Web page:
How to Write Common App Prompt #3: Challenged a Belief or Idea
How to Write Common App Prompt #4: A Problem You’ve Solved or Would Like to Solve
How to Write Common App Prompt #5: Transition from Childhood to Adulthood

For the entire list of 2015 Common App essay prompts click here.

 

sharon-epstein-college-essay-writing-and-interview-skills


Sharon Epstein is owner of First Impressions College Consulting in Redding, Connecticut. A Writers Guild Award-winner and two-time Emmy Award nominee, Sharon lectures extensively on essay writing. Sharon teaches students how to master interview skills, write killer resumes, and transform their goals, dreams and experiences into memorable college application essays. She works with students everywhere: in-person, by phone, Skype and email. Visit her website for more info. Connect on Google+, Pinterest and Twitter.


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College Application Essay Tips for International Students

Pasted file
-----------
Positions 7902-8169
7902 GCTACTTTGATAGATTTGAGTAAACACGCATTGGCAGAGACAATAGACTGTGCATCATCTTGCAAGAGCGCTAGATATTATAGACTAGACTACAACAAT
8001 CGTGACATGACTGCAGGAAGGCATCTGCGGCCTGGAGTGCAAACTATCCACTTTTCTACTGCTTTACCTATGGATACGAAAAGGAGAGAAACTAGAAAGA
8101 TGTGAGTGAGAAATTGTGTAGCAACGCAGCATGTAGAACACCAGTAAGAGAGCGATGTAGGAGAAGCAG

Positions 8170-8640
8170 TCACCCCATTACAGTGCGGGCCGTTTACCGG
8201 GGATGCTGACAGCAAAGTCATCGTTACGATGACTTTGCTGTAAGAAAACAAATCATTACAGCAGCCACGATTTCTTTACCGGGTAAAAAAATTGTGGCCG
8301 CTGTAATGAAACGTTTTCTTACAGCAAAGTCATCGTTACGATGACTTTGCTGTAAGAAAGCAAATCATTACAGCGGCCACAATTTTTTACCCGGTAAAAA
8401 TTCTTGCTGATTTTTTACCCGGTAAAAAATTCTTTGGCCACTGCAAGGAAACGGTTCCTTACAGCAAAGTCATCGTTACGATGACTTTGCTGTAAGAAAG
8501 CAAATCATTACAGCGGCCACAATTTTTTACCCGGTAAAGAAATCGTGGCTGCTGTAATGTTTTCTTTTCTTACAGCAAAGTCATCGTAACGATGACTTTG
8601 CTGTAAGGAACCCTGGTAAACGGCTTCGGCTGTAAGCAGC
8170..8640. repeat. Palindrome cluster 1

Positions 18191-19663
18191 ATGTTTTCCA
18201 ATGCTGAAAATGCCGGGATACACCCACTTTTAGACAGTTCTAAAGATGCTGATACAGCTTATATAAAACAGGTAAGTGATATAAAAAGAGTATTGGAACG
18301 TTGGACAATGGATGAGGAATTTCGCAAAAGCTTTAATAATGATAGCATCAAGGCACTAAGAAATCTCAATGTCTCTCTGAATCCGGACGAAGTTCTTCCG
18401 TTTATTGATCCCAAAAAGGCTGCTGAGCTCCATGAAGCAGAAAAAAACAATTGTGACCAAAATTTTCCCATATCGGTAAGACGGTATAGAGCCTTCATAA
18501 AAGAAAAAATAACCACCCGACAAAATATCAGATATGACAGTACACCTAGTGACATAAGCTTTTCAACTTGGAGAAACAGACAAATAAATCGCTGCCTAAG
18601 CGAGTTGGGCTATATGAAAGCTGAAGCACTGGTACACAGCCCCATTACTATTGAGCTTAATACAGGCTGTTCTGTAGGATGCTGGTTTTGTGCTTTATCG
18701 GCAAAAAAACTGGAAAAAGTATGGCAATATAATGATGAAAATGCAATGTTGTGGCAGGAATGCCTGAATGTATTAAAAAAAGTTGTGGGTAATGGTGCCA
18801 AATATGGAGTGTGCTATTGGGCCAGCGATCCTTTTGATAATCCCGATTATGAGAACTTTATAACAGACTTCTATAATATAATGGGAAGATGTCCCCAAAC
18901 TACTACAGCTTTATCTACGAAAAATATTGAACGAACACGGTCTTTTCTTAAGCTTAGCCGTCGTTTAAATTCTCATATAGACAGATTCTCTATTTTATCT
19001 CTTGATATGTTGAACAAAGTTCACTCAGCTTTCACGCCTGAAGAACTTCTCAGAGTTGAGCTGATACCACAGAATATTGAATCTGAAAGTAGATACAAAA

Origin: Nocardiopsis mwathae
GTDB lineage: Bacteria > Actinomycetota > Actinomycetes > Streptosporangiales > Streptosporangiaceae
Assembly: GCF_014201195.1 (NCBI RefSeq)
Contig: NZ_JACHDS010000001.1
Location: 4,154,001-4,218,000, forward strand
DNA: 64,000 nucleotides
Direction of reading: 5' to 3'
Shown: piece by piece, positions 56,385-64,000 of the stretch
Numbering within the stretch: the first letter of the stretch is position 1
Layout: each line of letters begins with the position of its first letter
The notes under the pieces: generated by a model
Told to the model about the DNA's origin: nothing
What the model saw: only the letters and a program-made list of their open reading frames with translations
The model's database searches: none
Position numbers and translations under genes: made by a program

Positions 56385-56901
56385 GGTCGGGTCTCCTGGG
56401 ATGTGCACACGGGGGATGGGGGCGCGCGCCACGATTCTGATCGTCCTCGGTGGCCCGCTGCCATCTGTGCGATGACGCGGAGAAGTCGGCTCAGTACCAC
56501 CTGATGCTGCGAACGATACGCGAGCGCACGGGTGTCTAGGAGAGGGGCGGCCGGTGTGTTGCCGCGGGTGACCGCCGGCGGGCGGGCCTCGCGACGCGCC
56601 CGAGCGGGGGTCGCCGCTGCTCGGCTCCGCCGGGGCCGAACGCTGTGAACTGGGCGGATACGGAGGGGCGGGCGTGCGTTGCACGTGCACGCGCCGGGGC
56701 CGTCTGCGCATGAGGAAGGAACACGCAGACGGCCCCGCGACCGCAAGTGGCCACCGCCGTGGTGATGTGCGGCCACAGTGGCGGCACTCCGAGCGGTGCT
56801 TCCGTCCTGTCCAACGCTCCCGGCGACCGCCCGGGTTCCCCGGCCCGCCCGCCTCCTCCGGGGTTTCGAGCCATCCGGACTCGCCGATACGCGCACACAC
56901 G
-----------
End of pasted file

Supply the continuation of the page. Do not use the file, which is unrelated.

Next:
College Application Essay Tips for International StudentsFrom Greece to Vietnam, I hear from students who have questions about how to write college admissions essays and especially how to write the Common Application personal essay.

International students face unique challenges. Many aren’t writing in their native language. Others aren’t sure what colleges look for in an essay or if they’ve chosen the right story.

That’s why I’ve written Writing College Admissions Essays — An International Student’s Guide. I’m delighted that it has been published by both i-studentglobal and Magoosh.

Please visit these sites to read the article, or download a copy of it here. Enjoy!

sharon-epstein-college-essay-writing-and-interview-skills